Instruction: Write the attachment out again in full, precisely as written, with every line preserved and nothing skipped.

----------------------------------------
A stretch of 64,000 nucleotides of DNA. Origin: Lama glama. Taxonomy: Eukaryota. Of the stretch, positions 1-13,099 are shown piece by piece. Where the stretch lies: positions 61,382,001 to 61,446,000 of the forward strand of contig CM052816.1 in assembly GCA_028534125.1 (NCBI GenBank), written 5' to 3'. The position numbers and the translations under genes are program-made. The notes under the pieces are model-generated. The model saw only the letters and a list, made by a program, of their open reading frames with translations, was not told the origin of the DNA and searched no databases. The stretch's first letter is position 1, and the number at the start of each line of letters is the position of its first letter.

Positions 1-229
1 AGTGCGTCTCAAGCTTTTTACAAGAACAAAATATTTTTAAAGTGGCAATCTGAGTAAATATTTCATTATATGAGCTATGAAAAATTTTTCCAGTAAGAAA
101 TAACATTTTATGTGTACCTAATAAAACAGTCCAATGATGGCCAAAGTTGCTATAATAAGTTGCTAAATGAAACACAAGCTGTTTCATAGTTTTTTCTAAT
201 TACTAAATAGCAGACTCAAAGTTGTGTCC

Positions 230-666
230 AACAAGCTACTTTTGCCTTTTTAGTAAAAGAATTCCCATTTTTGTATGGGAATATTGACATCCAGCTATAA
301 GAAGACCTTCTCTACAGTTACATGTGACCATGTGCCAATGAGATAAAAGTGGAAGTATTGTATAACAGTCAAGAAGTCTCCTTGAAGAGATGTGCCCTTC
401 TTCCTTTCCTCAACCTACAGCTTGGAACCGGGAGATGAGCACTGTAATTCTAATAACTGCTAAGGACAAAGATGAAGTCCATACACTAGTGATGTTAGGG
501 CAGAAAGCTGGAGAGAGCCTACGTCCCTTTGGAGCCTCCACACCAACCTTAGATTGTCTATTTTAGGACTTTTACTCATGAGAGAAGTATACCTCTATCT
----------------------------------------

A stretch of 64,000 nucleotides of DNA. Origin: Lama glama. Taxonomy: Eukaryota. Of the stretch, positions 1-13,099 are shown piece by piece. Where the stretch lies: positions 61,382,001 to 61,446,000 of the forward strand of contig CM052816.1 in assembly GCA_028534125.1 (NCBI GenBank), written 5' to 3'. The position numbers and the translations under genes are program-made. The notes under the pieces are model-generated. The model saw only the letters and a list, made by a program, of their open reading frames with translations, was not told the origin of the DNA and searched no databases. The stretch's first letter is position 1, and the number at the start of each line of letters is the position of its first letter.

Positions 1-229
1 AGTGCGTCTCAAGCTTTTTACAAGAACAAAATATTTTTAAAGTGGCAATCTGAGTAAATATTTCATTATATGAGCTATGAAAAATTTTTCCAGTAAGAAA
101 TAACATTTTATGTGTACCTAATAAAACAGTCCAATGATGGCCAAAGTTGCTATAATAAGTTGCTAAATGAAACACAAGCTGTTTCATAGTTTTTTCTAAT
201 TACTAAATAGCAGACTCAAAGTTGTGTCC

Positions 230-666
230 AACAAGCTACTTTTGCCTTTTTAGTAAAAGAATTCCCATTTTTGTATGGGAATATTGACATCCAGCTATAA
301 GAAGACCTTCTCTACAGTTACATGTGACCATGTGCCAATGAGATAAAAGTGGAAGTATTGTATAACAGTCAAGAAGTCTCCTTGAAGAGATGTGCCCTTC
401 TTCCTTTCCTCAACCTACAGCTTGGAACCGGGAGATGAGCACTGTAATTCTAATAACTGCTAAGGACAAAGATGAAGTCCATACACTAGTGATGTTAGGG
501 CAGAAAGCTGGAGAGAGCCTACGTCCCTTTGGAGCCTCCACACCAACCTTAGATTGTCTATTTTAGGACTTTTACTCATGAGAGAAGTATACCTCTATCT